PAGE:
It might seem a little overdramatic, a little nutty, even, to sit down a veteran catcher brought in this offseason to provide some offense and to do it in a one-run game. But this rebuild is about more than just waiting around for the minor league talent to make its way to the South Side. It’s about developing an organizational culture, too. And Renteria feels that if he lets this kind of thing slide at the big league level, that won’t send the right message to those precious prospects who will one day fill out this lineup.

“There’s one way to do it, you get your action, you start moving toward that direction in which you’ve got to go,” Renteria said. “What would’ve happened if everybody’s watching it — and I’m setting the tone for not only here, our club, (but also for) everybody in the minor leagues — and they’re saying, ‘Well, at the top, they said they’re going to do this and then they don’t do it.’

“It’s really simple. And people might like it, not like it. I’ve got to do this, do that so everybody understands what we’re trying to do here. We’re not done with what we’re trying to do.”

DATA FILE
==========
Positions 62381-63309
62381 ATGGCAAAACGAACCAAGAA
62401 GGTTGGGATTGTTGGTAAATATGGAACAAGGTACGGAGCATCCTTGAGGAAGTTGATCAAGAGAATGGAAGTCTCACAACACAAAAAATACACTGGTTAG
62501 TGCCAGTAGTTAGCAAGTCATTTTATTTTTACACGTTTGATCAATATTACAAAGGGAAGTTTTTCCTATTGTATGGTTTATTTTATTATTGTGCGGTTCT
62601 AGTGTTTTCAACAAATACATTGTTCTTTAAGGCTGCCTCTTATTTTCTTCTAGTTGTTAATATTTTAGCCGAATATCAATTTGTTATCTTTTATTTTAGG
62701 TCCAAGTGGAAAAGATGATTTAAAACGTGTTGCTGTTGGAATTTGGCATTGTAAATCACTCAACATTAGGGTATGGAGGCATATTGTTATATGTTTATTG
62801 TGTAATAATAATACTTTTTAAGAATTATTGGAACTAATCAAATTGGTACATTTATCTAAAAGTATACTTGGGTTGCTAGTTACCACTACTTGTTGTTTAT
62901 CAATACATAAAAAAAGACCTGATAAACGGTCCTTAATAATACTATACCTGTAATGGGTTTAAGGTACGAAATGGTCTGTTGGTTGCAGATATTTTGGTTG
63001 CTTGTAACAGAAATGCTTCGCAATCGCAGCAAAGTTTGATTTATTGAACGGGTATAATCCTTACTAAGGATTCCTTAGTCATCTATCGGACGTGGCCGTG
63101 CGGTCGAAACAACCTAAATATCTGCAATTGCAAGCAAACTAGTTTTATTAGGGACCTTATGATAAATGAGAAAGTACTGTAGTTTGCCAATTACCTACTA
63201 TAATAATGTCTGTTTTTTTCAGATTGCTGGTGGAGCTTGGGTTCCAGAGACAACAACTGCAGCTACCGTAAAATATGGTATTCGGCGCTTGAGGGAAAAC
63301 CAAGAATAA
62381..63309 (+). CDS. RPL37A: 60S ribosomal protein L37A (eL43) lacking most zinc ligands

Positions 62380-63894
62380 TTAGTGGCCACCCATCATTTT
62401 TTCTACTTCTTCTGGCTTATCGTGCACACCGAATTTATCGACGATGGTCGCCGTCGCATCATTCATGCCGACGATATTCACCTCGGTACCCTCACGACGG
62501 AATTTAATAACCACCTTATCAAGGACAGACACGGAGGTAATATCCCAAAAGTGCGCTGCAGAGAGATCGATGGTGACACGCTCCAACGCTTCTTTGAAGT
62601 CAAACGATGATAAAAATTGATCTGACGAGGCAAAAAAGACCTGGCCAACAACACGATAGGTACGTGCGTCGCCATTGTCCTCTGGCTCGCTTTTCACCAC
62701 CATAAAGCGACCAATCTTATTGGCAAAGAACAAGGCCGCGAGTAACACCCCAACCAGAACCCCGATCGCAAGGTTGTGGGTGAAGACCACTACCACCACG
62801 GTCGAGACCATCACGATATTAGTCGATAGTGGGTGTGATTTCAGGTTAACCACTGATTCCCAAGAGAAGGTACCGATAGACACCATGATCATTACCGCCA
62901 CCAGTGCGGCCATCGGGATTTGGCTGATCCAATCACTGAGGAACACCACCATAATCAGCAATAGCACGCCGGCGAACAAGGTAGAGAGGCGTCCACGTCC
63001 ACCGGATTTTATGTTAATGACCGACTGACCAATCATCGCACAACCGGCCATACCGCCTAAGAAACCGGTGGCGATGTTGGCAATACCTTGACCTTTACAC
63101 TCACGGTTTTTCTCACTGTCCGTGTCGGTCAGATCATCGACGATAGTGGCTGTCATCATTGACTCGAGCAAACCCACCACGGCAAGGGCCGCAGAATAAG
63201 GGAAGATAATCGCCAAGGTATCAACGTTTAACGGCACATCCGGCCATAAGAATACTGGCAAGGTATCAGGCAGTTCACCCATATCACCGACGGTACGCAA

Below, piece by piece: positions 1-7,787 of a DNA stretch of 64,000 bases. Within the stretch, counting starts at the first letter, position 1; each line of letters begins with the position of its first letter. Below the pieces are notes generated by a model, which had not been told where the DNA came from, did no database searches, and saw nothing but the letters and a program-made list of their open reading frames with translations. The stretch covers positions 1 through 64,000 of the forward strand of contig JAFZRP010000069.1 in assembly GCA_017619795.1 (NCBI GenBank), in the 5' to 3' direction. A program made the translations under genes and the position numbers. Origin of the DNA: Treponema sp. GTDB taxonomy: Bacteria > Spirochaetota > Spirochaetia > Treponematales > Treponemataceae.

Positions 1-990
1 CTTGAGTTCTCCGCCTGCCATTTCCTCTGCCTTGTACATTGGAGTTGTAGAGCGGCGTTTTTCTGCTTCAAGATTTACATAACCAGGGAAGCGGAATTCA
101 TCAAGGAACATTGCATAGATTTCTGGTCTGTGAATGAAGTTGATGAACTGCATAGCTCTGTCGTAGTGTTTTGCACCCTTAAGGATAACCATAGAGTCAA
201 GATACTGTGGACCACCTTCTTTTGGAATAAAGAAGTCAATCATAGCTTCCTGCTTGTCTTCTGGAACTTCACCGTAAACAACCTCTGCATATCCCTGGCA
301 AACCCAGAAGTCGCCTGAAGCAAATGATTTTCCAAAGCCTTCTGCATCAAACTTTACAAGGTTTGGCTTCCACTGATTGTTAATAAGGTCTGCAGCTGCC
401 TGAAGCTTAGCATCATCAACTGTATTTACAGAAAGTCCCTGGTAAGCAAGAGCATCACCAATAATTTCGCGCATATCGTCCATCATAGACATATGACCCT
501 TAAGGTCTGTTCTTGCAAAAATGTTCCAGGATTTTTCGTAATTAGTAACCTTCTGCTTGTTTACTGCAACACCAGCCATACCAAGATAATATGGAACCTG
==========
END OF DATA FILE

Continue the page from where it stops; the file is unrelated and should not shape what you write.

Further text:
This isn’t the first time this has happened in 2018. Avisail Garcia was taken out of a game during spring training for not giving maximum effort. Leury Garcia was removed from a game earlier this month for not busting it down the first-base line on a weak grounder that went right to the first baseman.

It’s become a somewhat common tactic for Renteria, and while it might strike some as taking things a little too seriously, what good is this developmental season if a culture goes undeveloped? The White Sox have placed their bright future, in part, in Renteria’s hands, and they’ve talked glowingly about how the players have bought into his style and how the team played last season under his leadership.

If Renteria truly is the right man for the rebuild, things like this are how he’s going to establish his culture. And it will, he hopes, impact how all those prospects play when they’re no longer prospects and the White Sox are contending for championships.